Loneliness had been a constant in his life. Growing up, loneliness had been the only thing that had never abandoned him. And later, surrounded by people – his best friends, his guardians – he had remained isolated and acutely aware of his seclusion. It was no longer the mellow slide into tears and darkness and cramped cupboards, but the sharp twinges that happened when he could feel happiness just around the corner. It was more than he’d ever been allowed before. He thought he’d always be content to bask in the afterglow of its light.
Then she happened.
Like the slow slide and the sharp sting all at once; someone he’d known for five years and someone he’d only just discovered.
He glanced at the plastic Muggle wristwatch strapped to his arm, its neon numbers glowing dimly in the darkness. At her request, he’d purchased it in the village just before he’d left in search of his fate. He’d spent the money for this very moment when every night - like clockwork - it heralded the witching hour with a sharp beep charmed for his ears alone.
The sickly green colour, so familiar, was forever the cause of his loneliness. He thought it fitting that it was responsible for his moments of comfort as well.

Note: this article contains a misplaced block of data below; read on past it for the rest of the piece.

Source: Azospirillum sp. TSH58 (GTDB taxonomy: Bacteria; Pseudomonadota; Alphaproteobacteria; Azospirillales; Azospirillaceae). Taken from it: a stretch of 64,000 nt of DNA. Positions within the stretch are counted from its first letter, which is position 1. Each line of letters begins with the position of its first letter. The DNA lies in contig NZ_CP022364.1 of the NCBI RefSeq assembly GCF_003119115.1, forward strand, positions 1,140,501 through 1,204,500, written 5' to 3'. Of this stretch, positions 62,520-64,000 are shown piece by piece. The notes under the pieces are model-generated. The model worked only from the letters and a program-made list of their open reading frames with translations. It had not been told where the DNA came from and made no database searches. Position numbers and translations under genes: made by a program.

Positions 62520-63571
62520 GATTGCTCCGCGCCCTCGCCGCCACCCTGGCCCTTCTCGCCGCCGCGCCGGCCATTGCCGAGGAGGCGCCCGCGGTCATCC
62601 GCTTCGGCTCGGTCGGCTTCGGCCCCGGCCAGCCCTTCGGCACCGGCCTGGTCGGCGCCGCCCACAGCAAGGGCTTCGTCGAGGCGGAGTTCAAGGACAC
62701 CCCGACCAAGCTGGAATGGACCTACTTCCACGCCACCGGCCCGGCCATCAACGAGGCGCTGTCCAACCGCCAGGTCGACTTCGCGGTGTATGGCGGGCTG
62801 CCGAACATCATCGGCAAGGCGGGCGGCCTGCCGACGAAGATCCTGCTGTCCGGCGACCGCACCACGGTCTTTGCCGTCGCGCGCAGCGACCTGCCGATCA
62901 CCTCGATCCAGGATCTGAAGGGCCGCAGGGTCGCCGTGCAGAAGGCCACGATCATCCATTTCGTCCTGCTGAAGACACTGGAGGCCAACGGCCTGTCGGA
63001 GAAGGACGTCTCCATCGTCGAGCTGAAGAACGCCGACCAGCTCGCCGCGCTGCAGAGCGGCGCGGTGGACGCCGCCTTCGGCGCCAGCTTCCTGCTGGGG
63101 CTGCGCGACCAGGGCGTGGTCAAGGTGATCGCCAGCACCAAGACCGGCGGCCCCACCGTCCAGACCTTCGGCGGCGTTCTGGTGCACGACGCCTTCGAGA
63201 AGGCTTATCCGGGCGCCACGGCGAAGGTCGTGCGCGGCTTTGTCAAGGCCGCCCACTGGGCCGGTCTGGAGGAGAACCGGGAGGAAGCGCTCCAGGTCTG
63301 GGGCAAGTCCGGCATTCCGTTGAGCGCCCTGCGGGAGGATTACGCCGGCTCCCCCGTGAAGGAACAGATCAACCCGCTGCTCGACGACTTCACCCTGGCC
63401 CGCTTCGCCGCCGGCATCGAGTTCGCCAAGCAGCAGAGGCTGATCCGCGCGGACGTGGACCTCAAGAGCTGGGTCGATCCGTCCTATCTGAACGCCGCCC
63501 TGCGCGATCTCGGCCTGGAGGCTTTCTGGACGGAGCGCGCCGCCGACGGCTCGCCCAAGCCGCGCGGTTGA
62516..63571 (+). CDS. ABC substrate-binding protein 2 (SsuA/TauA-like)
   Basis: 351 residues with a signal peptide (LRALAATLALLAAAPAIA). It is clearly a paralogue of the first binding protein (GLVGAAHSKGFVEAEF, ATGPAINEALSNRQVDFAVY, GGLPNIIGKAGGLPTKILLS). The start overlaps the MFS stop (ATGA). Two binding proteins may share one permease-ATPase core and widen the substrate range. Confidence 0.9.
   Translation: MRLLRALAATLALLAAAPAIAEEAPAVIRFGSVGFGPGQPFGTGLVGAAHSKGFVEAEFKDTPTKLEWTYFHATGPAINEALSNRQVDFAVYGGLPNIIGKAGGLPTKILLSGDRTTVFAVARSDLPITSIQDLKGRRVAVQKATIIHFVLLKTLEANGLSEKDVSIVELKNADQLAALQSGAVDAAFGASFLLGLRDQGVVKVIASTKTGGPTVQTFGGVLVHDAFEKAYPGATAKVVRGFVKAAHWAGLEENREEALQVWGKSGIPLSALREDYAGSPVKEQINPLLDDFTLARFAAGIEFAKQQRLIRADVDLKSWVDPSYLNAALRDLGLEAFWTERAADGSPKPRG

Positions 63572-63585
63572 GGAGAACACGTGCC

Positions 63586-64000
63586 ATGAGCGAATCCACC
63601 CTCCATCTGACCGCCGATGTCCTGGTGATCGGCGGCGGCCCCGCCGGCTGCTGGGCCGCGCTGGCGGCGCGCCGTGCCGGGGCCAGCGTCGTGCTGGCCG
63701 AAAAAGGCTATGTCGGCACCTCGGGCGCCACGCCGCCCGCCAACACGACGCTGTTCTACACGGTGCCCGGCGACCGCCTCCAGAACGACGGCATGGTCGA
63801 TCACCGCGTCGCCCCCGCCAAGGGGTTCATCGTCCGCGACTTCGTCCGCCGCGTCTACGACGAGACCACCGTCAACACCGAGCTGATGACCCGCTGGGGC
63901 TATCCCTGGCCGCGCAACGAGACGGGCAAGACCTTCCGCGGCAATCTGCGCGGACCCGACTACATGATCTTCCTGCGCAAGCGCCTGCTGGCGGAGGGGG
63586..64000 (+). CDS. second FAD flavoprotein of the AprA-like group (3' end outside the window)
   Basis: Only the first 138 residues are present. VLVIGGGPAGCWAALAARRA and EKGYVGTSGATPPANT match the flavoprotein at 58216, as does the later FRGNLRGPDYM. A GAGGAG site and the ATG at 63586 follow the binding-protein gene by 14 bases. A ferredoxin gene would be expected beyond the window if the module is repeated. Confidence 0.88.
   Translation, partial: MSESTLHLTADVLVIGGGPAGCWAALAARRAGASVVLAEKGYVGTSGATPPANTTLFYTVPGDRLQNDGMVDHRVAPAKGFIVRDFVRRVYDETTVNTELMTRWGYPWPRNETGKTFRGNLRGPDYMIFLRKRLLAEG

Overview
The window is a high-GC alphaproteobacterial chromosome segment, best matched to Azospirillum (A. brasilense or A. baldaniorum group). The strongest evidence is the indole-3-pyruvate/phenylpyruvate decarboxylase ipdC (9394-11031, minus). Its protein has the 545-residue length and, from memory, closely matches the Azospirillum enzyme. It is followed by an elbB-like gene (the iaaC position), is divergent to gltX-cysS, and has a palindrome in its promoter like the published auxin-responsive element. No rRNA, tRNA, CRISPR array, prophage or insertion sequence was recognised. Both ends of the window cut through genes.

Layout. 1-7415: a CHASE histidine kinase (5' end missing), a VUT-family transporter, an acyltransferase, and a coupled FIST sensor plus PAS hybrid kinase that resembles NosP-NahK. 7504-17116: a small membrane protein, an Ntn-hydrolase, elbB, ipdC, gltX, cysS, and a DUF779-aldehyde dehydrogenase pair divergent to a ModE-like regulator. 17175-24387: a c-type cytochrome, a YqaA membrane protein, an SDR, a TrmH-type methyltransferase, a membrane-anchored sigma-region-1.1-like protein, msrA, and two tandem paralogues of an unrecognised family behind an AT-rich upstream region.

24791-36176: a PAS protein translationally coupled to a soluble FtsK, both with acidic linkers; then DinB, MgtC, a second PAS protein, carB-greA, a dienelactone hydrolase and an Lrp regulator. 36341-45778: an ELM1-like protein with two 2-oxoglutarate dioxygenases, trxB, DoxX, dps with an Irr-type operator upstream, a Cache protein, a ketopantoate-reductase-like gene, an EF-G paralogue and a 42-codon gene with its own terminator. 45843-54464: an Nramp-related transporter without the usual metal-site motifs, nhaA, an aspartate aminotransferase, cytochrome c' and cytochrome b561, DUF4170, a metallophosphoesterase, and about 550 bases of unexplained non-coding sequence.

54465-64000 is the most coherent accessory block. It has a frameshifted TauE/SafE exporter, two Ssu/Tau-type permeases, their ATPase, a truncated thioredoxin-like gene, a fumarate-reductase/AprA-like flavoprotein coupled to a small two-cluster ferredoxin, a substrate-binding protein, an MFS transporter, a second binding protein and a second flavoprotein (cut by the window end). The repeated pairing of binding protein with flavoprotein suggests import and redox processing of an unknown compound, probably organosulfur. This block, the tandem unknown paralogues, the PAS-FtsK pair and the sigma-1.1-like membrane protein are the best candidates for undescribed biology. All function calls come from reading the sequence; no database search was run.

He closed his eyes.
She’d been the one, after all, to steal his constant isolation and replace it with obsessive Quidditch talk and bright eyes, with pranks and breathless whispers and laughter that poured over his soul like thick, smooth chocolate.
Maybe a part of him had been unwilling to relinquish the companionship of his solitude; it had been his only friend before he'd known what the word meant. He’d resisted even this small token of her affection – remember me at midnight – believing it would give them away.
“I boxed up my dolls the summer I turned twelve,” she’d told him, “because it seemed silly to cling to childish symbols I’d never really wanted in the first place.”
Her eyes had been solemn and knowing, unforgiving and relentless.
“Can you wait for me?” As his head rested on her shoulder, minutes before dawn would take him away, he’d already known her answer.
“I locked away my dolls,” she’d whispered, “but I never locked away my heart.”
With his eyes shut, he could picture her clearly: a little child chasing a train; a school girl running towards him; a woman left behind – waiting – as dawn bled, pink and terrifying, across the dark summer sky.
With his eyes shut, when midnight struck as dark as her eyes – when he knew she was thinking of him with her heart and her mind open – he was able to let go of his loneliness, if only for a moment.
One day, he would come back to her a man, and they would seek the kind of companionship that would make the lonely disappear. One day, he’d find a new constant. It was worth waiting for.
A/N: Thanks to Susan and Annika the encouragement and lovely help